“And when was this arrangement made?” asked Madame de Bellegarde. “I seem to be picking up the news by chance!”
“My suspense came to an end yesterday,” said Newman.
“And how long was mine to have lasted?” said the marquise to her daughter. She spoke without irritation; with a sort of cold, noble displeasure.
Madame de Cintre stood silent, with her eyes on the ground. “It is over now,” she said.
“Where is my son — where is Urbain?” asked the marquise. “Send for your brother and inform him.”
Young Madame de Bellegarde laid her hand on the bell-rope. “He was to make some visits with me, and I was to go and knock — very softly, very softly — at the door of his study. But he can come to me!” She pulled the bell, and in a few moments Mrs. Bread appeared, with a face of calm inquiry.
“Send for your brother,” said the old lady.
But Newman felt an irresistible impulse to speak, and to speak in a certain way. “Tell the marquis we want him,” he said to Mrs. Bread, who quietly retired.
Young Madame de Bellegarde went to her sister-in-law and embraced her. Then she turned to Newman, with an intense smile. “She is charming. I congratulate you.”
“I congratulate you, sir,” said Madame de Bellegarde, with extreme solemnity. “My daughter is an extraordinarily good woman. She may have faults, but I don’t know them.”
“My mother does not often make jokes,” said Madame de Cintre; “but when she does they are terrible.”
“She is ravishing,” the Marquise Urbain resumed, looking at her sister-in-law, with her head on one side. “Yes, I congratulate you.”
Madame de Cintre turned away, and, taking up a piece of tapestry, began to ply the needle. Some minutes of silence elapsed, which were interrupted by the arrival of M. de Bellegarde. He came in with his hat in his hand, gloved, and was followed by his brother Valentin, who appeared to have just entered the house. M. de Bellegarde looked around the circle and greeted Newman with his usual finely-measured courtesy. Valentin saluted his mother and his sisters, and, as he shook hands with Newman, gave him a glance of acute interrogation.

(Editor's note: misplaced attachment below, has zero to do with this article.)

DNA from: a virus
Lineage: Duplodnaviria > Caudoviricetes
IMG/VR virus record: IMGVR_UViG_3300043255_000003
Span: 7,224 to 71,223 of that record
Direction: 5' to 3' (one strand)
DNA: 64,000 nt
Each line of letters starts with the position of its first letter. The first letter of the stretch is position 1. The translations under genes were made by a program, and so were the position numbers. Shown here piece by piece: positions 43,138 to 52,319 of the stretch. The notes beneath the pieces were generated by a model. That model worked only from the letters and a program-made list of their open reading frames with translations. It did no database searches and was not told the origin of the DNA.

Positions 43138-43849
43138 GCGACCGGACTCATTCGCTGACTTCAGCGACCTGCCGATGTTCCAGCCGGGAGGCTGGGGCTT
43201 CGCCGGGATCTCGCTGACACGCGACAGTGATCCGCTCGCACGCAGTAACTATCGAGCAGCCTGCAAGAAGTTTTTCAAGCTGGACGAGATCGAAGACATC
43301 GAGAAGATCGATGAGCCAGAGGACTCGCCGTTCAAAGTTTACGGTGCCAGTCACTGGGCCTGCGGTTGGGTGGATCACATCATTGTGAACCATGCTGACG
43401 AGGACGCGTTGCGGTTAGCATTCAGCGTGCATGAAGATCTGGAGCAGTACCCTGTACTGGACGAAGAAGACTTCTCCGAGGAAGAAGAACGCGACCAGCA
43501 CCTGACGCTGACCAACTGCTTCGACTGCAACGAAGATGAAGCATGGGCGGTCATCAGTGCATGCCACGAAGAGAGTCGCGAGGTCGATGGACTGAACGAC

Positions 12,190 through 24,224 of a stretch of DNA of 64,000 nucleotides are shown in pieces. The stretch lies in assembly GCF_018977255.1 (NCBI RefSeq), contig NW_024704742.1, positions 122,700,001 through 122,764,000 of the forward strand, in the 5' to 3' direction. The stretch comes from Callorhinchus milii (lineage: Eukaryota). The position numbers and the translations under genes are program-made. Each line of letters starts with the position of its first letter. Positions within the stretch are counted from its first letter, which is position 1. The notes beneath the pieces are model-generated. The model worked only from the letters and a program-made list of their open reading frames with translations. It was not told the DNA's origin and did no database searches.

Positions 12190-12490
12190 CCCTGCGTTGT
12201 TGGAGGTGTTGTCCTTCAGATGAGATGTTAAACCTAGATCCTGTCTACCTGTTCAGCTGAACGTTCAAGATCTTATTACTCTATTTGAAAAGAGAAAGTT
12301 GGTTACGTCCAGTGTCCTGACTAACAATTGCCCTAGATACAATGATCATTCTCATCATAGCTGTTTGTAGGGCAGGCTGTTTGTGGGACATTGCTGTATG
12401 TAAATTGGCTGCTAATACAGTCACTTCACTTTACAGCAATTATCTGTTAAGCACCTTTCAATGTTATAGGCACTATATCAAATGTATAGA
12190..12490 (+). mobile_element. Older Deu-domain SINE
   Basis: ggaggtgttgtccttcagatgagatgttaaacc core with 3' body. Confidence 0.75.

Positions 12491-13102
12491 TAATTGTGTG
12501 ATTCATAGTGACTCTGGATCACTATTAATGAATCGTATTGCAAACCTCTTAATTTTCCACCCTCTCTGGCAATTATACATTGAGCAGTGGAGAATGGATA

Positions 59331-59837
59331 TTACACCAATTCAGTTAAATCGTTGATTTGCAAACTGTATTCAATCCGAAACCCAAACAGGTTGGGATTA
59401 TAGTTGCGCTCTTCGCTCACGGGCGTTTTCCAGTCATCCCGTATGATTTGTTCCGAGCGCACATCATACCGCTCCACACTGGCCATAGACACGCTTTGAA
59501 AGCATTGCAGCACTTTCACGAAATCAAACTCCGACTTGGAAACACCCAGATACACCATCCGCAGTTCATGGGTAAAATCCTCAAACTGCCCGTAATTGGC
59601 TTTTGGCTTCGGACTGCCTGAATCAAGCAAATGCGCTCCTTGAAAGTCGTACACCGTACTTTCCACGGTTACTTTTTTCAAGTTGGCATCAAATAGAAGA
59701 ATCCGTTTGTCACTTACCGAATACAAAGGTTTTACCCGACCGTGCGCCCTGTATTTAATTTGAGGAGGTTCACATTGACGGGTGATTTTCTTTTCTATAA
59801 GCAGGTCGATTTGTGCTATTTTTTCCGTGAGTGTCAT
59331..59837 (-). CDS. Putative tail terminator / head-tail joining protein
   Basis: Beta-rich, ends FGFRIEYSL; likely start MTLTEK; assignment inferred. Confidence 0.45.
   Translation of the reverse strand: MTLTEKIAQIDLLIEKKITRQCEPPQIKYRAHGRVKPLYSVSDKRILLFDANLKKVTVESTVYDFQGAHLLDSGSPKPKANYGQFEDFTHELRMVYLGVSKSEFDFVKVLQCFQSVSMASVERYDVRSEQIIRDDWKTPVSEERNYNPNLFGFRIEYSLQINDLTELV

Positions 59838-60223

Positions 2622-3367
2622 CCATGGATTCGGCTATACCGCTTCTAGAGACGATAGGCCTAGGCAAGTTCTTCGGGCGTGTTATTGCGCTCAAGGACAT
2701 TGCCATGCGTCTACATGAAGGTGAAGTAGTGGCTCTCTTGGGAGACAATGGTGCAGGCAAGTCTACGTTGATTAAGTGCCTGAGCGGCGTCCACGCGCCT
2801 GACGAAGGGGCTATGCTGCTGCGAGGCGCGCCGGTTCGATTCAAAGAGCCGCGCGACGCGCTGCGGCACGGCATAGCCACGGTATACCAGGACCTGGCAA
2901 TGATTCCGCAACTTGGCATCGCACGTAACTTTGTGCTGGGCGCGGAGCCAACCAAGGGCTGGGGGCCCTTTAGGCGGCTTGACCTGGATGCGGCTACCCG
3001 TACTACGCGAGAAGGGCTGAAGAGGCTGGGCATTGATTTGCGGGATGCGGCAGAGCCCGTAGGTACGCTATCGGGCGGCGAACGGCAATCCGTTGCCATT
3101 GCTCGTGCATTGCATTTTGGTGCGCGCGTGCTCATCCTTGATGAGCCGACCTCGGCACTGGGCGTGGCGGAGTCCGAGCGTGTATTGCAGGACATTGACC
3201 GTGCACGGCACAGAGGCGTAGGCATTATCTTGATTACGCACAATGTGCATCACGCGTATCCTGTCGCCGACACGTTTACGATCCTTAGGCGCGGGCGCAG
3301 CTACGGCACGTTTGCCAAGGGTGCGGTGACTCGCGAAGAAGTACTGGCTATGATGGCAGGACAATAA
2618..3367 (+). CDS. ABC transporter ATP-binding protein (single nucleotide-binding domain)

“Arrivez donc, messieurs!” cried young Madame de Bellegarde. “We have great news for you.”
“Speak to your brother, my daughter,” said the old lady.
Madame de Cintre had been looking at her tapestry. She raised her eyes to her brother. “I have accepted Mr. Newman.”
“Your sister has consented,” said Newman. “You see after all, I knew what I was about.”
“I am charmed!” said M. de Bellegarde, with superior benignity.
“So am I,” said Valentin to Newman. “The marquis and I are charmed. I can’t marry, myself, but I can understand it. I can’t stand on my head, but I can applaud a clever acrobat. My dear sister, I bless your union.”
The marquis stood looking for a while into the crown of his hat. “We have been prepared,” he said at last “but it is inevitable that in face of the event one should experience a certain emotion.” And he gave a most unhilarious smile.
“I feel no emotion that I was not perfectly prepared for,” said his mother.
“I can’t say that for myself,” said Newman, smiling but differently from the marquis. “I am happier than I expected to be. I suppose it’s the sight of your happiness!”
“Don’t exaggerate that,” said Madame de Bellegarde, getting up and laying her hand upon her daughter’s arm. “You can’t expect an honest old woman to thank you for taking away her beautiful, only daughter.”
“You forgot me, dear madame,” said the young marquise demurely.
“Yes, she is very beautiful,” said Newman.
“And when is the wedding, pray?” asked young Madame de Bellegarde; “I must have a month to think over a dress.”
“That must be discussed,” said the marquise.
“Oh, we will discuss it, and let you know!” Newman exclaimed.
“I have no doubt we shall agree,” said Urbain.
“If you don’t agree with Madame de Cintre, you will be very unreasonable.”
“Come, come, Urbain,” said young Madame de Bellegarde, “I must go straight to my tailor’s.”
The old lady had been standing with her hand on her daughter’s arm, looking at her fixedly. She gave a little sigh, and murmured, “No, I did NOT expect it! You are a fortunate man,” she added, turning to Newman, with an expressive nod.
“Oh, I know that!” he answered. “I feel tremendously proud. I feel like crying it on the housetops — like stopping people in the street to tell them.”
Madame de Bellegarde narrowed her lips. “Pray don’t,” she said.
“The more people that know it, the better,” Newman declared. “I haven’t yet announced it here, but I telegraphed it this morning to America.”
“Telegraphed it to America?” the old lady murmured.
“To New York, to St. Louis, and to San Francisco; those are the principal cities, you know. To-morrow I shall tell my friends here.”